2.5 Substantial or Expedient?
Posted by Mike Kaaks25 March 2019
When thinking about the issue of Shrinking to Greatness we were looking at both growth and efficiency. Let’s now focus on growth. The late 90’s and early 2000’s brought the mantra of Shareholder value, Total Shareholder Return, and Stretch targets. Listed businesses were seen as being there solely to deliver the first two of these, in no small part by achieving the third. Amongst other things it’s a window into one of the drivers of wealth concentration. Little else was talked about as the purpose for a business’ existence. There were few if any societal goals, other than environmental awareness and initiatives such as Fair Trade that were designed to push value back along the supply chain to primary producers in foreign lands who would then eliminate child labour and reduce poverty. You’ll detect a cynical tone.
Let’s dig into the matter of Stretch Targets. There is a motivation element to them that is outside the scope of what I’m asking you to reflect upon here. If I set you a higher target it is likely that you will achieve more. Although this might mean instead of selling 20 units and getting 100% of your target you sell 22 but get 85% of your target. Who will feel more motivated, the shareholder or the person doing the business?
The real concern with stretch targets is seen when we look over time. A new strategic cycle starts and we look for double digit growth as a pillar of the strategy. In year one great effort is put behind the new plan and we get there. In year two it is harder and we mortgage a little of the future to get to the result or at least close to it. Year three is a struggle. We don’t make it even though we mortgaged more of the future. In comes a new strategic plan (and likely a new CEO) and in year four we recalibrate (read write-off) the business and report poor a result, maybe even a loss. Then we start again. With an average over the four years well below the double digit target, we would have been better chasing a reasonable, achievable, sustainable target over the cycle.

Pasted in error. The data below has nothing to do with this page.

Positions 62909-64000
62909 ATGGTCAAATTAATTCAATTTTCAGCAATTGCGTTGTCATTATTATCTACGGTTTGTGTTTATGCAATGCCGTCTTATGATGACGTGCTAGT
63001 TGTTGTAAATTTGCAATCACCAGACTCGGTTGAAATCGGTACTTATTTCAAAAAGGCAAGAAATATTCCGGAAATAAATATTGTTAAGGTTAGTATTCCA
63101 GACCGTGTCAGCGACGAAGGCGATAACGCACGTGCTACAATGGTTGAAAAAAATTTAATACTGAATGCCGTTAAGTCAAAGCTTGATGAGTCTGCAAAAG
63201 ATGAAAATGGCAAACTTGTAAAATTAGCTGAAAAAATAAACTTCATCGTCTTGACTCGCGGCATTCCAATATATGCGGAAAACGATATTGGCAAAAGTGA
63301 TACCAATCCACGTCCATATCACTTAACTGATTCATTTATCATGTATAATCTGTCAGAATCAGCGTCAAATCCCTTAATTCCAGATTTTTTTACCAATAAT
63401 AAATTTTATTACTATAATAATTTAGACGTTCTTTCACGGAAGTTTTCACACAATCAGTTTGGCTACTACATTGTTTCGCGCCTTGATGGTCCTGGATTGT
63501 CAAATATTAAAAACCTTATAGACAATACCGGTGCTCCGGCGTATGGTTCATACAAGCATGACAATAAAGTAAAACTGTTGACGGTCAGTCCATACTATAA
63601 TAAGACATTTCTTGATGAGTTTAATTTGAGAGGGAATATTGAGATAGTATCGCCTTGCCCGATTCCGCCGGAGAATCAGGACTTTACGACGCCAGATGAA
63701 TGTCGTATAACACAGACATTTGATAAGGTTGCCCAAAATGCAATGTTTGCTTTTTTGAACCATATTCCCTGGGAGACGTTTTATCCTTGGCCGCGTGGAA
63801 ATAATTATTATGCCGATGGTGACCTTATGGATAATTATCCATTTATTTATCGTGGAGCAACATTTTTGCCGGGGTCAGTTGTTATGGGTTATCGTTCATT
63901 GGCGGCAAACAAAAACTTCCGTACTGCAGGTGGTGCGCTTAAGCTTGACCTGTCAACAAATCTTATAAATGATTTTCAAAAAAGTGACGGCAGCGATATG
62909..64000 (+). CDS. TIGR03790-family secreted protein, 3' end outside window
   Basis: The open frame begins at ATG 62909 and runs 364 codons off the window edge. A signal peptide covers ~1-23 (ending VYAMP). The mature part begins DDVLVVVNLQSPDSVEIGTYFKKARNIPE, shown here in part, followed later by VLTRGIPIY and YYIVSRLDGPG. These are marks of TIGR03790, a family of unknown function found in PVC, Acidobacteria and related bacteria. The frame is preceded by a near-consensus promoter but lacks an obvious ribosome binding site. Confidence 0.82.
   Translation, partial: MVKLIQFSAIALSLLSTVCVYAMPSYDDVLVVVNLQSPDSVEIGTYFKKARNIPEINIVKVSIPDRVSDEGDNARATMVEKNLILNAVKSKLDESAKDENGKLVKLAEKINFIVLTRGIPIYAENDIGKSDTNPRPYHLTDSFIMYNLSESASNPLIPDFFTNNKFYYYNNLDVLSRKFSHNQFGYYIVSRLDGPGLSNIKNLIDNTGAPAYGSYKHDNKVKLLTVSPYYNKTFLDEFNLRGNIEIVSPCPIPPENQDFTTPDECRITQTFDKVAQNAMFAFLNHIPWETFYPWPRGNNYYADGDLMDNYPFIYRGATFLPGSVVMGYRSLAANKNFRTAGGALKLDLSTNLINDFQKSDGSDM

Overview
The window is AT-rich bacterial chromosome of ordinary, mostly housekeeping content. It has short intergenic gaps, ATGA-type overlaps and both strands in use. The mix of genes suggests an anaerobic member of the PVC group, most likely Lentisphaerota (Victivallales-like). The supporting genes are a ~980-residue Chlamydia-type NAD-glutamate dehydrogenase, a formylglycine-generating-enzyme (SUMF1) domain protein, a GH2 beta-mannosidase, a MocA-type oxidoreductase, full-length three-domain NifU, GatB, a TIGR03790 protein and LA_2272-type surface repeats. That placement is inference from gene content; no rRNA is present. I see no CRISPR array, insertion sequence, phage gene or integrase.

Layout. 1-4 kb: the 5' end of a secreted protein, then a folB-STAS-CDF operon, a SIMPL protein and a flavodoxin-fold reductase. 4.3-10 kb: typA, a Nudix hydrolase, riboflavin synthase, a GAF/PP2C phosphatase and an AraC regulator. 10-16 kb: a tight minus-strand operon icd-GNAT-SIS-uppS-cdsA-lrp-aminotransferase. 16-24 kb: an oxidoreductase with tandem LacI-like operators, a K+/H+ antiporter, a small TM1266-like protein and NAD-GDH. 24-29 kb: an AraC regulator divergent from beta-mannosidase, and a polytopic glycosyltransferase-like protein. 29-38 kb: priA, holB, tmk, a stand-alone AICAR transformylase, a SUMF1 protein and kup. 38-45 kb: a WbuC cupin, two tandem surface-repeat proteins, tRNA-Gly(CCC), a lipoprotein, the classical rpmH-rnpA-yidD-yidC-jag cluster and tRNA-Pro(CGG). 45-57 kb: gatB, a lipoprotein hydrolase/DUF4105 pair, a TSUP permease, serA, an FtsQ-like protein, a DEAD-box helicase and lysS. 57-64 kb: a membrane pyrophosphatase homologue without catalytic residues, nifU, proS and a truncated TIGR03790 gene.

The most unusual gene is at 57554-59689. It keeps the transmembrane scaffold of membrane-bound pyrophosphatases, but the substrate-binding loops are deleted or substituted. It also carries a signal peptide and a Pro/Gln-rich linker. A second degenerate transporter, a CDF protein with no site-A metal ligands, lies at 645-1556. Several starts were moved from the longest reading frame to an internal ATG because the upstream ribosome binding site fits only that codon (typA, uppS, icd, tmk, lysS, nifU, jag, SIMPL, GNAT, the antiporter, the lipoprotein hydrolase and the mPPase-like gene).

Double digit growth is also fascinating from a mathematical perspective. If we achieve it at the low end – say 10%, it means we will double the size of the business in 7 years, and quadruple it in another 10. If our use of consumables grows at the same rate it means that in those first 7 years we will use more inputs than we have in our entire history to that point. It is better explained in the video at this link. (https://www.youtube.com/watch?v=u5iFESMAU58) It is part 1 of 8 videos, you only need to watch part one and about half of part two to get the point.
10% growth is just not sustainable.
And that’s only the internal view. How will our competitors react to such performance? What if we achieve it by acquisition – would we end up having to be bigger than the current size of our industry?
I hope I’ve made my point. The question for you to consider is what is the appropriate level of growth for your business? Are you for stretch targets or sustainable targets?
- Short term
- Mortgage the future
- Recalibrate the business
- Ahead of inflation
- Organic or Acquisitive
Double Digit growth compounds faster than you think!